Statistics – around the time of publishing, of the above age 60 Taiwanese population, 1 in 5 (20%) suffer from diabetes. The vast majority are Type 2. (Arguably within human influence to help resolve?)

Main Source:

浅野次义著 ; 李久霖译. (2015). 图解高血糖控制, 有效降血糖的70个方法. Among others, he had trained in Paris, France (postgraduate) and worked at Omori Red Cross Hospital. The book inner jacket described him as opening a research institute in 2000 (focusing on good lifestyle habits) and a clinic in the same year. Both are situated in Tokyo, Japan (cross references through in Japanese Kanji and Google Translate).


Med Note – Diabetes & Fatigue

Years back I read this Chinese physician (non-western training) who pointed to excessive fatigue as a reason for diabetes.

I sought further cross referencing.  糖尿病防治100分 (2013, Beijing: 电子工业出版社) by Li Ruihua (李瑞华) is one such source*. I took it because it originated from the People’s Republic of China which offered potentially a complement to the Anglo-Saxon perspective.

“熬夜” which means staying up all night or staying up very late according to the author does contribute to the outbreak of diabetes. Necessarily this also relates to sleep quality and quantity. It has to be deep sleep. By inference, it should be less than 9 hours since the study on p. 47 states increased risk of about 1.7 times for persons who sleep more than 9 hours. The risk is even higher for those who sleep less than 5 hours. Wake up timings should be between 6 to 8 am. Sleep should preferably begin before 10 pm.

* See related entry <Med Note – Sugar and Diabetes>. The author graduated from a medical college in Mongolia (包头医学院). She went on to focus on cardiac and brain issues but seems to have experience with endocrine matters (hospital entry dated 27 Nov 2006).

Related research/articles:

“…for those with low incomes, working long hours was associated with a 29% increased risk of developing diabetes. After the researchers adjusted for other demographic factors, the risk dropped slightly, to 26%.” Karen Kaplan. (25 Sep 2014). Overworked and underpaid? You may be at greater risk of diabetes. Los Angeles Times.

Lindsay Kolowich. (no date) Why Overworking Is Bad For Your Health (And Who’s to Blame). Hubspot.

Long working hours, socioeconomic status, and the risk of incident type 2 diabetes: a meta-analysis of published and unpublished data from 222 120 individuals. (Volume 3, No. 1, Jan 2015). The Lancet Diabetes & Endocrinology.


Med Note – Sugar and Diabetes

Sugar Strategies

A major thrust of the (Singapore’s) Ministry of Health in mitigating diabetes currently is sugar restriction – on a national scale. [Footnote 3 – Diabetes: The War Continues. (22 Aug 2017). Press Release.]

Sugar-sweetened beverages (SSBs) is a key area of focus in reducing sugar consumption among Singaporeans. This is because 60% of our total sugar intake comes from sugary beverages such as soft drinks, juices, coffees and teas, with the remaining made up by sugar from foods (e.g. cakes, desserts, and confectionaries). Singaporeans, on average, currently consume more than 1,500 teaspoons of sugar from pre-packaged SSBs annually

[It is heartening nevertheless that the same article describes other areas being targeted. (“Besides reducing sugar intake, overall dietary improvement forms an important part in the development of healthy lifestyle habits.“)]

Yet how much blame should sugar take? The Food Detectives vs. Diabetes (televeision programme hosted by Nikki Muller) in Episode 1 showed us a doctor (Dr Goh, “an endocrine specialist” – Saint-Julien Clinic)* who stated: “Sugar doesn’t really cause diabetes per se…” [my transcription; per se means: by or of itself – Cambridge Dictionary]

Likewise, you have the American Diabetes Association explaining via Diabetes Myths (5 Jul 2017):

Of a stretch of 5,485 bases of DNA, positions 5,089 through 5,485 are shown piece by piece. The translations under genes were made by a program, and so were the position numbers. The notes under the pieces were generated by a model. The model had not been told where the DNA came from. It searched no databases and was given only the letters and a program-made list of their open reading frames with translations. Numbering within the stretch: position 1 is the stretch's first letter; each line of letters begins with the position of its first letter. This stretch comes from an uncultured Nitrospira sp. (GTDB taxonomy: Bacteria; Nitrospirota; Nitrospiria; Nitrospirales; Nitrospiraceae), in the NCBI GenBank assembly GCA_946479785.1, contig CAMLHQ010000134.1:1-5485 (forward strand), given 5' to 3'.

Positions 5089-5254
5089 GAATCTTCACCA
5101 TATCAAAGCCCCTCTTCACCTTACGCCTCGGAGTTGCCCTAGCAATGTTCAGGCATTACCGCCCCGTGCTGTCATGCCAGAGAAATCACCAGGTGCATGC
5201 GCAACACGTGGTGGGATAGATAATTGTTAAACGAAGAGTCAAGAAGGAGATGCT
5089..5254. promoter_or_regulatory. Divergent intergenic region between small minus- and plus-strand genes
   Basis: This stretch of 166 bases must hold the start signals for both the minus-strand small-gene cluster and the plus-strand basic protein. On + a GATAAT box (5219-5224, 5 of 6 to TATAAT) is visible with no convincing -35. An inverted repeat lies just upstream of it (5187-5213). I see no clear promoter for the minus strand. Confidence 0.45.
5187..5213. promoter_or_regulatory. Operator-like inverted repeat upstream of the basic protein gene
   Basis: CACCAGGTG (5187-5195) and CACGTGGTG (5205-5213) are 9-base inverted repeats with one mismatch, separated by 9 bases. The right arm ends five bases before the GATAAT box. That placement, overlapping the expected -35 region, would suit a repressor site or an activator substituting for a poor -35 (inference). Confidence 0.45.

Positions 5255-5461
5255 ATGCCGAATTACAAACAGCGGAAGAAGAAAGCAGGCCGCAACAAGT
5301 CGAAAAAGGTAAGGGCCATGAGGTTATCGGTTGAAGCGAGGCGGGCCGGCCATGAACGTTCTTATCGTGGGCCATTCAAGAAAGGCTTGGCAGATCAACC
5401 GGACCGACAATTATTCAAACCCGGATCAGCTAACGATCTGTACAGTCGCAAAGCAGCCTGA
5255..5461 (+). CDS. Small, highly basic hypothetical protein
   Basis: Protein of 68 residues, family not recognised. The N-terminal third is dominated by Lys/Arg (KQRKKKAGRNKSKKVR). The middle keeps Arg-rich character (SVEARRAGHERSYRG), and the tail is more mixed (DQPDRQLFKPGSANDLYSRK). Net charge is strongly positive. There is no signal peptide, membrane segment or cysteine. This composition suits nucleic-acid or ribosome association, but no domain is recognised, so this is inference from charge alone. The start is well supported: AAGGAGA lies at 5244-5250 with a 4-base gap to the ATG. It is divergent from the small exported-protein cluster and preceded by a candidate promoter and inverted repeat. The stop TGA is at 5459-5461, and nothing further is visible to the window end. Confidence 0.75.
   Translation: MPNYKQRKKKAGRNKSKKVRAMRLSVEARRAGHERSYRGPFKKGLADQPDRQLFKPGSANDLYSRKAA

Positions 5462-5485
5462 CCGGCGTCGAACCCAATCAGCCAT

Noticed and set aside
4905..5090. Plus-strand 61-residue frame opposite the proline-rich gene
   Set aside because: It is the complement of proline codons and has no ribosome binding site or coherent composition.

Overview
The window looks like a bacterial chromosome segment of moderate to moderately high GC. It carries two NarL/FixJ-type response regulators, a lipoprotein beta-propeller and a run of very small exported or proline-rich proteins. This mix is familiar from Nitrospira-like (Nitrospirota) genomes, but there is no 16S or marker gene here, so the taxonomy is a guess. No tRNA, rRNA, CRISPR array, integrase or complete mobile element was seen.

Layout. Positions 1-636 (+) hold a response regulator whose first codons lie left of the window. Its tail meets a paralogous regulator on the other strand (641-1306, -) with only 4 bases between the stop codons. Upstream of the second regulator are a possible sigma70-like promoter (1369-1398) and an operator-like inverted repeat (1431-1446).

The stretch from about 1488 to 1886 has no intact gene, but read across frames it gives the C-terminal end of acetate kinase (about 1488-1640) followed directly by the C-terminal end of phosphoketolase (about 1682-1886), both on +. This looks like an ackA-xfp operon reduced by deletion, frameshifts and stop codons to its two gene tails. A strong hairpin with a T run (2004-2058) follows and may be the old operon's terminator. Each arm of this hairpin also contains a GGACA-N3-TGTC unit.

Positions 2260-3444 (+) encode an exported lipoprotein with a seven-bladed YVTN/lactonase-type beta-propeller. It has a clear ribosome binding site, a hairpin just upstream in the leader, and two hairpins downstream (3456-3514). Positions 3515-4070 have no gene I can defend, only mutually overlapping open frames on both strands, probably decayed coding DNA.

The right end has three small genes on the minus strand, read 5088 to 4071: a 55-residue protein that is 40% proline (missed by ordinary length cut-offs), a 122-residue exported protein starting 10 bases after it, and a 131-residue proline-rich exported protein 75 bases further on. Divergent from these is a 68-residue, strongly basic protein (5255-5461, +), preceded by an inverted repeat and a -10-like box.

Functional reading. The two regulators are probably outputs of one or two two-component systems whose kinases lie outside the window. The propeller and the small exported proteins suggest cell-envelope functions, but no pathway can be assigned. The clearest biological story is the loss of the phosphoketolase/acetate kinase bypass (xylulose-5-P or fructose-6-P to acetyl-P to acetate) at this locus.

Myth: Eating too much sugar causes diabetes.
Fact: The answer is not so simple. Type 1 diabetes is caused by genetics and unknown factors that trigger the onset of the disease; type 2 diabetes is caused by genetics and lifestyle factors. Being overweight does increase your risk for developing type 2 diabetes, and a diet high in calories from any source contributes to weight gain. Research has shown that drinking sugary drinks is linked to type 2 diabetes.

Then Chinese source, 糖尿病防治100分 (2013, Beijing: 电子工业出版社) by Li Ruihua (李瑞华) wrote on p.9 that diabetes is not caused by eating excessive sugar. [my translation]

Rather contradictory to the three sources above is the piece from Erin Digitale for Stanford University’s School of Medicine entitled Quantity of sugar in food supply linked to diabetes rates, researcher says (27 Feb 2013). Marion Nestle, New York University professor of nutrition, food studies and public health (see her World Health Organisation bio) was quoted therein:

How much circumstantial evidence do you need before you take action? At this point we have enough circumstantial evidence to advise people to keep their sugar a lot lower than it normally is.”

Related issue: Digestion

Difficult to digest low glycemic index (GI) complex carbohydrates may over the long term cause stomach/gastrointestinal ailments or challenges (in spite of their sugar managing benefits). On a similar note, the Canadian Society of Intestinal Research and Gastrointestinal Society of Canada refers to a condition called Complex Carbohydrate Intolerance (CCI). [Intestinal Gas from Complex Carbohydrates or Lactose Intolerance. (published January/February 2001. Inside Tract® newsletter issue 123). Accessed 12 Dec 2017.] Thus, we need to look at each person’s situation holistically.


*Video link on Toggle. [It was uploaded in Oct 2017.]

(2016). 好人养好胃. Nanjing. 江苏凤凰科学技术出版社. Tang Xudong (唐旭東, Editor). See an introduction on this gastrointestinal doctor from The Chinese University of Hong Kong from 2016. (It seems in sync with the brief provided by the book jacket.)

“…table sugar, a simple carb, is digested more quickly than steel-cut oats, but more slowly than whole wheat bread… low glycemic complex carbs, but digestion will occur over a longer period of time compared to high glycemic complex carbs.” Aglaée Jacob. How Long Do Complex Carbs Take to Digest? [The author was trained in Nutrition from Laval University in Québec City, Canada.]